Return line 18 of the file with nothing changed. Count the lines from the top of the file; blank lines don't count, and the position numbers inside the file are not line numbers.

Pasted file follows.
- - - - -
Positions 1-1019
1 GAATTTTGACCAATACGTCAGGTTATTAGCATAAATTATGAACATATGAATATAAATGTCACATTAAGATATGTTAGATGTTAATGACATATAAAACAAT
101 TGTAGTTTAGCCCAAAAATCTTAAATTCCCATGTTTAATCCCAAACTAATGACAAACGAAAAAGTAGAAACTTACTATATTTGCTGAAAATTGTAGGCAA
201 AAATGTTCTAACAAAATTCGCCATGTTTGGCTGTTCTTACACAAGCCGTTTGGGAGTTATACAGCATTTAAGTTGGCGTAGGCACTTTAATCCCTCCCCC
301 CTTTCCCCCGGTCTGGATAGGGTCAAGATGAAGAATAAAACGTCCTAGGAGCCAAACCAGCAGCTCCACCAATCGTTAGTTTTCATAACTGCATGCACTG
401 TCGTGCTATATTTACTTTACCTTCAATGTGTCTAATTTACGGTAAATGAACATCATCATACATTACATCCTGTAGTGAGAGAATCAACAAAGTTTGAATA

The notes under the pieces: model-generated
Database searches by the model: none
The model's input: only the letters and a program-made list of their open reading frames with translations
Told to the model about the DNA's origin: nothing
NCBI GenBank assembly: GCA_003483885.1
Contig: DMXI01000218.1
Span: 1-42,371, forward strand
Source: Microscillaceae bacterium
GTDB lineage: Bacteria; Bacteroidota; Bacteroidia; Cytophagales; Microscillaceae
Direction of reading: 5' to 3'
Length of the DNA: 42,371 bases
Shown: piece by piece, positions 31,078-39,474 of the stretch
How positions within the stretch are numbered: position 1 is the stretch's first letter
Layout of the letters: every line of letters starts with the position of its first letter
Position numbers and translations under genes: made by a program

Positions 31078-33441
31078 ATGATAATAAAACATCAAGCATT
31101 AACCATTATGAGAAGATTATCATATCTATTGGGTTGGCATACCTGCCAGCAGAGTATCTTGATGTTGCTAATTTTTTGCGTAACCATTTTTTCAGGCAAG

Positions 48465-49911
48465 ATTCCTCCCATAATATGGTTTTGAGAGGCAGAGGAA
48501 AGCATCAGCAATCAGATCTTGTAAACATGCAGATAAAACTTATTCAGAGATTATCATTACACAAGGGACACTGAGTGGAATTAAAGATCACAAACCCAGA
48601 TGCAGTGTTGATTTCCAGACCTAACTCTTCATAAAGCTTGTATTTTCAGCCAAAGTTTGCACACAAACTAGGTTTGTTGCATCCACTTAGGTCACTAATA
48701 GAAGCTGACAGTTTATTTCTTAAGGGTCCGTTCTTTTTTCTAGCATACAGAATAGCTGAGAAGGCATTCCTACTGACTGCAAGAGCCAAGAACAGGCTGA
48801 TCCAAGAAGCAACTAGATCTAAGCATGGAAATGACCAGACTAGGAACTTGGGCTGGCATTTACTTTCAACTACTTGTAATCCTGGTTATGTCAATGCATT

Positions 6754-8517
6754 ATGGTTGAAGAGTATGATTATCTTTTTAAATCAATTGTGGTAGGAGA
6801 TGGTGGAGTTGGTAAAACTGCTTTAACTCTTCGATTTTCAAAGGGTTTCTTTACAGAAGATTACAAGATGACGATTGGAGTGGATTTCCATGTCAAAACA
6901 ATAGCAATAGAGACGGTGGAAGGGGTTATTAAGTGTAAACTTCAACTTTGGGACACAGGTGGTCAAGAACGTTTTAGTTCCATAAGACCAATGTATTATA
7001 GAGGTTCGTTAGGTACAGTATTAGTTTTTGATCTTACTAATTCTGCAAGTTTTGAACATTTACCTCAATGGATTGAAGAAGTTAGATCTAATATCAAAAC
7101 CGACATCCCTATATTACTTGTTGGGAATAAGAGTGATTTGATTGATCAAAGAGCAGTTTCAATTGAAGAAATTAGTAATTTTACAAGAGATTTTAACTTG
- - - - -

Shown: piece by piece, positions 31,078-39,474 of the stretch